Charreadas (or Charreria) — Mexican style rodeos — are a national sport in their home country. However, this cruel “sport” has now spread to the United States, mostly in western states.
There are ten individual competitions, six of which involve horses, and are all cruel. The second, seventh and eighth events are the ones most often targeted by horse protection advocates. These events involve what is commonly referred to in the U.S. as “horse tripping.” Points are awarded for literally tripping horses, and how quickly the charro can do it.
First they release a horse from a chute, often shocking the horse with an electric prod. A group of waiting charros force the horse into a full gallop. The competing charro — either on horseback or on the ground — lassos the front or hind legs of the horse, causing the animal to come crashing down to the ground.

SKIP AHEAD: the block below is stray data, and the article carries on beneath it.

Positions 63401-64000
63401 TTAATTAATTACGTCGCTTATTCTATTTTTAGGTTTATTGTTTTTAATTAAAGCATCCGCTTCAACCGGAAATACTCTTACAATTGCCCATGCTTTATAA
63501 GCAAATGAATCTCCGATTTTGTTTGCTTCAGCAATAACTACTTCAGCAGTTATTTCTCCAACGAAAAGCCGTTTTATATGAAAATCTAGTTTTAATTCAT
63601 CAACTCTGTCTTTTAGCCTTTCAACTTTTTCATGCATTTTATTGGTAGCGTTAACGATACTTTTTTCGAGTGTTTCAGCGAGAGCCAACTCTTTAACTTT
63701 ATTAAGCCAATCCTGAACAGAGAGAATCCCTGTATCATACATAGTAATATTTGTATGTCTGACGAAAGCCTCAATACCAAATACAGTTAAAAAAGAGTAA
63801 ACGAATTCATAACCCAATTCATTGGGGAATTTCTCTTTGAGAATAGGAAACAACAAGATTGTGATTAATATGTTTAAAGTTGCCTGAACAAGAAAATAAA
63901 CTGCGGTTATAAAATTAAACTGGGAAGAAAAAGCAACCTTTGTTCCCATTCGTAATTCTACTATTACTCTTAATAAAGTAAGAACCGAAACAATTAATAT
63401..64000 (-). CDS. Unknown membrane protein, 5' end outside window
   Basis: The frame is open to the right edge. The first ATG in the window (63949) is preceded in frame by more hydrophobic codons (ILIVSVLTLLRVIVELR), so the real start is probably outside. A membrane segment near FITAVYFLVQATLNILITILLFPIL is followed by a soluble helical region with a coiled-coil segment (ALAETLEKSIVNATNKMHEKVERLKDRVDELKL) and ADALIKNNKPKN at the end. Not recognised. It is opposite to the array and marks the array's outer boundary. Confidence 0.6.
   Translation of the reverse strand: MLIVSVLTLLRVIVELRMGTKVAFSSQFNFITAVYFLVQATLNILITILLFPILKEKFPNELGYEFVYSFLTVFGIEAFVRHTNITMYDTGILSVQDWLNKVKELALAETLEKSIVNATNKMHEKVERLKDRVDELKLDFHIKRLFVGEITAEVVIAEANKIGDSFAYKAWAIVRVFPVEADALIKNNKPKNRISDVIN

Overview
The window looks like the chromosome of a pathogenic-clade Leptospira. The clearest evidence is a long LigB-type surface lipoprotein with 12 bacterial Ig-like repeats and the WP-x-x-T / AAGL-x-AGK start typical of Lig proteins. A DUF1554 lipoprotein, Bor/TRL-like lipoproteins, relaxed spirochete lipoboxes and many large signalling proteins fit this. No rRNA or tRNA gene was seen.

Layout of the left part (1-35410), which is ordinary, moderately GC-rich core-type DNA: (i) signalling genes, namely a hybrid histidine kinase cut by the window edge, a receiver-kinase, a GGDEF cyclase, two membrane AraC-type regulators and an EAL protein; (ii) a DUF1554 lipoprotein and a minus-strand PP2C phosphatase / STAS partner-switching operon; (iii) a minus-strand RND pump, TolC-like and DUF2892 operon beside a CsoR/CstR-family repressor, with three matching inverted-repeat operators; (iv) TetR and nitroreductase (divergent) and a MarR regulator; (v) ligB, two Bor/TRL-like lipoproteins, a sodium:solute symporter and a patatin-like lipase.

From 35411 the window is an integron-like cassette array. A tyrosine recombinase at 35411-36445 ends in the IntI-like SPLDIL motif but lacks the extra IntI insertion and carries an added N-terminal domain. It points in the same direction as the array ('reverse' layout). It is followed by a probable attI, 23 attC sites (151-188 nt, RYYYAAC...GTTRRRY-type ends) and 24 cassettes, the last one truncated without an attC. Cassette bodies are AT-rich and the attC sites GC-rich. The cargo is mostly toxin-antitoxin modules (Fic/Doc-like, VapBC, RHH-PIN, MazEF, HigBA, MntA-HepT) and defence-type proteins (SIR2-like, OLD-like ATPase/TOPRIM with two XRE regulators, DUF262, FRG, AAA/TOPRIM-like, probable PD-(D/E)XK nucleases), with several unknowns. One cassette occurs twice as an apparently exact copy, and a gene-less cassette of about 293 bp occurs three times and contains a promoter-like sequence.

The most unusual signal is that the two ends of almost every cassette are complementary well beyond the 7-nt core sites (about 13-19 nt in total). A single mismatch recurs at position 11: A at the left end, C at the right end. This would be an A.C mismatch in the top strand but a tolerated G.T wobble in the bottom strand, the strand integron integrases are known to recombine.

There are three types of horse tripping events:
“Piales en lienzo”: roping the hind legs of a horse.
“Manganas a pie”: roping the front legs of a horse while on foot.
“Manganas a caballo”: roping the front legs of a horse while on horseback.
Piales en lienzo | Mexico
Manganas a pie | Mexico
Manganas a caballo | Mexico
U.S. Laws Against Horse Tripping with Citations | Fact Sheet
If you witness horse tripping in the U.S., please contact us in strict confidence. We would also appreciate your sending any images you have.